I hear a lot of people complaining that their power bills run over $300/month and that just astounds me. If I run my air a good bit, mine will be slightly over $100 and I know a fair amount of that is that damn water heater. I hope to get a solar system soon for water. What kills me is the people that I know who purposefully built these big houses, knowing that the power bill was going to be ginormous! Excuse me? And half the time only a couple of people live there. I'll never understand. So, if you are planning a house, please consider the size and positioning; it makes a world of difference.

I had a great visit and dinner with a fellow artist last evening. We intended on watching a movie also but we talked and laughed so much it was too late when we realized the time. I have been able to be around more women lately and it's nice to not talk about hunting or trucks!
However, this evening I go to visit Cat Daddy so I'll be back tomorrow sometimes. You know the old saying, all work and no play makes Jill a dull girl! Hope ya'll have a great weekend.

*John Fogerty


Anonymous said...

I just love your name here. Edifice rex. And the name is for a woman here. Irony and humour that reflects an informed spirit. Ger fer it Oedipus

Blasé said...

Let me know when you get that HVAC installed. Whew!, It's HOT in here!

Mark Farner

Pablo said...

You are so cool!

countrypeapie said...

Cool as a cucumber!

Floridacracker said...

I like 78 too. I'm always flipping the thermostat up in that direction around here. I usually find it on 74 which is like cold spring water here in FL.

You should get some rain and wind soon.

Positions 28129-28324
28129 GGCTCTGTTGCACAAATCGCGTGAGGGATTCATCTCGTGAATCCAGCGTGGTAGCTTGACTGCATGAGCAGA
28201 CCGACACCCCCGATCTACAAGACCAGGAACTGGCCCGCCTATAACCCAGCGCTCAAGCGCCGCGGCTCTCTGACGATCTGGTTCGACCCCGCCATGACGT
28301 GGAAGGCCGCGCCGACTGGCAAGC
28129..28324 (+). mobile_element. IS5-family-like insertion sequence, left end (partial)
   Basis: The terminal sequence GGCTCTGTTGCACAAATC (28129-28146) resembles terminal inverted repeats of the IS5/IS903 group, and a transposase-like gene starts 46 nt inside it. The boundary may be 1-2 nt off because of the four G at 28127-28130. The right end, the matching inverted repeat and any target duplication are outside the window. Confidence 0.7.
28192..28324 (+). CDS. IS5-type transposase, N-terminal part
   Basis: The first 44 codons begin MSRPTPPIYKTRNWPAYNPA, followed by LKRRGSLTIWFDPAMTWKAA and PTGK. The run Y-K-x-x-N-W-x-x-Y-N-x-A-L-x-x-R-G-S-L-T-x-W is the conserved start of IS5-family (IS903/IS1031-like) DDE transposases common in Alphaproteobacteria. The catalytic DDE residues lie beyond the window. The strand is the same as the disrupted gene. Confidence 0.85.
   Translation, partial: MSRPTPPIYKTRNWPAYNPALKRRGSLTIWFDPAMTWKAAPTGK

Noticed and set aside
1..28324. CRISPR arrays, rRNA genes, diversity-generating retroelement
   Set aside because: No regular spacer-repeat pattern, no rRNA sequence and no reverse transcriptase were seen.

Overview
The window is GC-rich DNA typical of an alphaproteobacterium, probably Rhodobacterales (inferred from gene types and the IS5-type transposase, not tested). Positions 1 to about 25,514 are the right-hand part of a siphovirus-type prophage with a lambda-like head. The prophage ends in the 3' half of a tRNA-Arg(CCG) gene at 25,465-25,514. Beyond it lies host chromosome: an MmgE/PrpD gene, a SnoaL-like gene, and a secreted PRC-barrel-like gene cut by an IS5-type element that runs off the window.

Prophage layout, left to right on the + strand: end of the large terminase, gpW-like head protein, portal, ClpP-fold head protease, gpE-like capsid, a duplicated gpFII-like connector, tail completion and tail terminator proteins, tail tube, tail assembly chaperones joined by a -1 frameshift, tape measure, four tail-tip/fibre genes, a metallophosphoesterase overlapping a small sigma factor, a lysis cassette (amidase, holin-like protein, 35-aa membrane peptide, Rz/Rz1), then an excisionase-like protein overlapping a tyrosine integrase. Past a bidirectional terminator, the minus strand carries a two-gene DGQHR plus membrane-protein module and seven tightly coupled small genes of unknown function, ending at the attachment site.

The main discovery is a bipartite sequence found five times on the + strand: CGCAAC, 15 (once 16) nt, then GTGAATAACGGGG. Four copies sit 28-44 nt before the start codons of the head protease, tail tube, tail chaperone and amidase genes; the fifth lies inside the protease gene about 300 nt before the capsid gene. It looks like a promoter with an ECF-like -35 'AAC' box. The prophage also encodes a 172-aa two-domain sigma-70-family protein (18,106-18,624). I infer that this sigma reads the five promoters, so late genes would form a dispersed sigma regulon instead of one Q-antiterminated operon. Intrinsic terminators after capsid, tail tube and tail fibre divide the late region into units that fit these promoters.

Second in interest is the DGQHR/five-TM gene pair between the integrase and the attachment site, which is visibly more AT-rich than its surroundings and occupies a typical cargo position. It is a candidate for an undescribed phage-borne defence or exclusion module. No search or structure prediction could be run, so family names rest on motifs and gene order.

Ed Abbey said...

I normally live like you in terms of heating and cooling but having a small kid has changed that for the time being, mostly in the winter when I still have a hard time keeping clothes on her.

edifice rex said...

Hey Gary! thanks so much and thanks for stopping by!

Hey Blase'! okaaaayy...!

Hey Pablo! well thank you!

Hey Pea! haha! sometimes!

Hey FC! yeah, if I go into someone's house and it's around 72 or so, I freeze to death!
I got a little rain here but not much actually. Maybe more a little later in the week.

Hey Ed! lol! well, having kids changes lots of things and I know that my state of things doesn't work for some.

Beau said...

Passive solar is awesome- and your house sounds amazing. I lived in the NW for a half-dozen years... lots of greenies up there who don't see the problem with no a/c in summer. Up there, you don't need it, but high heat and humidity is really tough. I enjoy the a/c at night, and crawl in the basement to stay cool too. Put a new HVAC in a couple years ago that I'm still paying on, but went really efficient. Dropped our bills by $75-$100 a month. Wanted geothermal too, but that price was just too much. I would love to transition our water heater to solar- that would save a bundle! Have a lot to learn about that yet...

Erin from Iowa said...

The ceramic face art feature on your other post are so cool and so perfect for your wall!
The three story apartment building I live in was completed last fall. It is heated and cooled with geothermal units. I don't know all the particulars but I do know my heating and cooling bills are soooo LOW! I am also very lucky in that my apt is on the third floor with huge windows that give me beautiful views.

edifice rex said...

Hey Beau! thanks! I think it's an awesome house too! I have a lot to learn about solar water systems too and hopefully the price of all these new systems will begin to come down some.

Hey Erin! thanks on everything! yes, you are lucky to get to take advantage of all that. Hopefully geothermal will soon become more of a doable thing for home owners.